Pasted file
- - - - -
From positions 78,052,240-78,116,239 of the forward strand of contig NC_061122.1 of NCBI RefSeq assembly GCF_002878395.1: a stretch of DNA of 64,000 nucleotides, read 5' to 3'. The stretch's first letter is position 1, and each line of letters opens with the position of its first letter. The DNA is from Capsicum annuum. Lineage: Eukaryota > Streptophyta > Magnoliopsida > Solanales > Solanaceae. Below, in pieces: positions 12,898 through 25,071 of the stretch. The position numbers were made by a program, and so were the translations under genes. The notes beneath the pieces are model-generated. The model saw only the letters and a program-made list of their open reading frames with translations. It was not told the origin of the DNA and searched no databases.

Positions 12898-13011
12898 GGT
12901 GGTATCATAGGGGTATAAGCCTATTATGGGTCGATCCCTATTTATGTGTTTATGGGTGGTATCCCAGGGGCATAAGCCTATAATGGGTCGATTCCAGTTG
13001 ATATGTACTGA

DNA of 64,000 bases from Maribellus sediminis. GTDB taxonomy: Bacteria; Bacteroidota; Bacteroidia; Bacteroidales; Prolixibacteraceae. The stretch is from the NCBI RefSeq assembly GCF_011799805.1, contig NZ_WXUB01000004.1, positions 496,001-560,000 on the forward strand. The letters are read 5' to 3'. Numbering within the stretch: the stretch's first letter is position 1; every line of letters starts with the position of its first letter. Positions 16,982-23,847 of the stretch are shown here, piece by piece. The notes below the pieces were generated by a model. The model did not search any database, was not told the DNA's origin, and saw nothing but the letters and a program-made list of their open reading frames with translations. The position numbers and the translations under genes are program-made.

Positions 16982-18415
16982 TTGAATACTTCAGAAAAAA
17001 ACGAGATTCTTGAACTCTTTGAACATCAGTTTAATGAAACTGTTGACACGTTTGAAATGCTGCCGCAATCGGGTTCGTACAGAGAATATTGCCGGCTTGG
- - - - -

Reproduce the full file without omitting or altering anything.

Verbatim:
From positions 78,052,240-78,116,239 of the forward strand of contig NC_061122.1 of NCBI RefSeq assembly GCF_002878395.1: a stretch of DNA of 64,000 nucleotides, read 5' to 3'. The stretch's first letter is position 1, and each line of letters opens with the position of its first letter. The DNA is from Capsicum annuum. Lineage: Eukaryota > Streptophyta > Magnoliopsida > Solanales > Solanaceae. Below, in pieces: positions 12,898 through 25,071 of the stretch. The position numbers were made by a program, and so were the translations under genes. The notes beneath the pieces are model-generated. The model saw only the letters and a program-made list of their open reading frames with translations. It was not told the origin of the DNA and searched no databases.

Positions 12898-13011
12898 GGT
12901 GGTATCATAGGGGTATAAGCCTATTATGGGTCGATCCCTATTTATGTGTTTATGGGTGGTATCCCAGGGGCATAAGCCTATAATGGGTCGATTCCAGTTG
13001 ATATGTACTGA

DNA of 64,000 bases from Maribellus sediminis. GTDB taxonomy: Bacteria; Bacteroidota; Bacteroidia; Bacteroidales; Prolixibacteraceae. The stretch is from the NCBI RefSeq assembly GCF_011799805.1, contig NZ_WXUB01000004.1, positions 496,001-560,000 on the forward strand. The letters are read 5' to 3'. Numbering within the stretch: the stretch's first letter is position 1; every line of letters starts with the position of its first letter. Positions 16,982-23,847 of the stretch are shown here, piece by piece. The notes below the pieces were generated by a model. The model did not search any database, was not told the DNA's origin, and saw nothing but the letters and a program-made list of their open reading frames with translations. The position numbers and the translations under genes are program-made.

Positions 16982-18415
16982 TTGAATACTTCAGAAAAAA
17001 ACGAGATTCTTGAACTCTTTGAACATCAGTTTAATGAAACTGTTGACACGTTTGAAATGCTGCCGCAATCGGGTTCGTACAGAGAATATTGCCGGCTTGG